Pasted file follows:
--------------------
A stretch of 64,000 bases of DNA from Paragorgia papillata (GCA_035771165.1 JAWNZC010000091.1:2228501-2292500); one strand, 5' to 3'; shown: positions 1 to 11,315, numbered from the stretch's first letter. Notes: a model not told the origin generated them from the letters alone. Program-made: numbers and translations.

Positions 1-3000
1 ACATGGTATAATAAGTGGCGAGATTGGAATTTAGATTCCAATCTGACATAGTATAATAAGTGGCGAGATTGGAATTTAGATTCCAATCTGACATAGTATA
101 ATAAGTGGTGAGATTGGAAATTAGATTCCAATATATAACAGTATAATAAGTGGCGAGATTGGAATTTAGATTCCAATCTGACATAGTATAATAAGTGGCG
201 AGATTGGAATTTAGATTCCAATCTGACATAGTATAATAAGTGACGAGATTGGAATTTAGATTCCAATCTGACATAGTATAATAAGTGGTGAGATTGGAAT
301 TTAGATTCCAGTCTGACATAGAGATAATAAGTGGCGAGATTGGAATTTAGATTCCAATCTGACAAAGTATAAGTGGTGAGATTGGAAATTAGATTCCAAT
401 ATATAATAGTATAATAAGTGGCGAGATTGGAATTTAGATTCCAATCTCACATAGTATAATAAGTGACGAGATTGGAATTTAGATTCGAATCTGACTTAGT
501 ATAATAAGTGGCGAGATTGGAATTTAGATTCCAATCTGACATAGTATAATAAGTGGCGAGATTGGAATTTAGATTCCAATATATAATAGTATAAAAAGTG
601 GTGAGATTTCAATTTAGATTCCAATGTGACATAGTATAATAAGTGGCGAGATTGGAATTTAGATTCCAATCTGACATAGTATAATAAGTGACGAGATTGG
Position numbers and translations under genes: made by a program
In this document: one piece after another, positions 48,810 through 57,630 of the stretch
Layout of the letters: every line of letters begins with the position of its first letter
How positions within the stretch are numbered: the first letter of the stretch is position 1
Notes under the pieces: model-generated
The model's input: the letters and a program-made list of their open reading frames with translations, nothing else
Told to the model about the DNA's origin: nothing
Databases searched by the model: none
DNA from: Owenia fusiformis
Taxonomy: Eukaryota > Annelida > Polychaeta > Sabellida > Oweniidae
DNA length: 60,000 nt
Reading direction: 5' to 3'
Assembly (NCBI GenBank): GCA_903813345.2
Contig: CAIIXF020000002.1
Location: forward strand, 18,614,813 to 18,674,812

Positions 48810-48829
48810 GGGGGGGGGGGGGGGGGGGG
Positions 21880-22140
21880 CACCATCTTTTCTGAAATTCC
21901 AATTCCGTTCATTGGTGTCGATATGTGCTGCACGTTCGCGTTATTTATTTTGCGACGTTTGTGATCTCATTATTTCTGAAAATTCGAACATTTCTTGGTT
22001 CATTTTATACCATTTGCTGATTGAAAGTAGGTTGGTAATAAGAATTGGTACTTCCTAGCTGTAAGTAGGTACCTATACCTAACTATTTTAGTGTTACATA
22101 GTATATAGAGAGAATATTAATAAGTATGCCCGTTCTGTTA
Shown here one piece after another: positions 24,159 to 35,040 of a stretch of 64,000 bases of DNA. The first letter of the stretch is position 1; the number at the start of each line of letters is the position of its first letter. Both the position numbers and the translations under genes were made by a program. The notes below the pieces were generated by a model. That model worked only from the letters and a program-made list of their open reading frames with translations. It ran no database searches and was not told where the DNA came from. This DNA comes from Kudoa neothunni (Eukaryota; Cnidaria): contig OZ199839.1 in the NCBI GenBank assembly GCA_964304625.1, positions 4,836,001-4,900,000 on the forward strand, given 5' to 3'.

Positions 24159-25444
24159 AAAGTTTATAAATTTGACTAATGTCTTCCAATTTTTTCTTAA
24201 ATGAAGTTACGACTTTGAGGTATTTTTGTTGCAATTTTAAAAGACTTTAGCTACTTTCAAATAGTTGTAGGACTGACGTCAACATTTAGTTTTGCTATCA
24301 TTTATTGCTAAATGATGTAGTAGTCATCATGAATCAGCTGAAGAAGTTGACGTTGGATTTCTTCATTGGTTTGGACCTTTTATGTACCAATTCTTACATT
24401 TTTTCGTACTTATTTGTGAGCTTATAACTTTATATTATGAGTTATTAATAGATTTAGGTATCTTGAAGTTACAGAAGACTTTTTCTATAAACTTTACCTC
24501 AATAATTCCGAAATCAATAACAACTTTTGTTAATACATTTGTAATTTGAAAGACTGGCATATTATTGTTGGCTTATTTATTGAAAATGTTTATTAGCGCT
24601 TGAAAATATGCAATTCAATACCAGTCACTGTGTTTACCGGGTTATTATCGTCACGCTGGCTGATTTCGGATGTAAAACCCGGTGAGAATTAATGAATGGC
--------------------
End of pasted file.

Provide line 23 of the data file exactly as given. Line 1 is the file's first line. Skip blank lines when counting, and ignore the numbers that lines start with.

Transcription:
Contig: CAIIXF020000002.1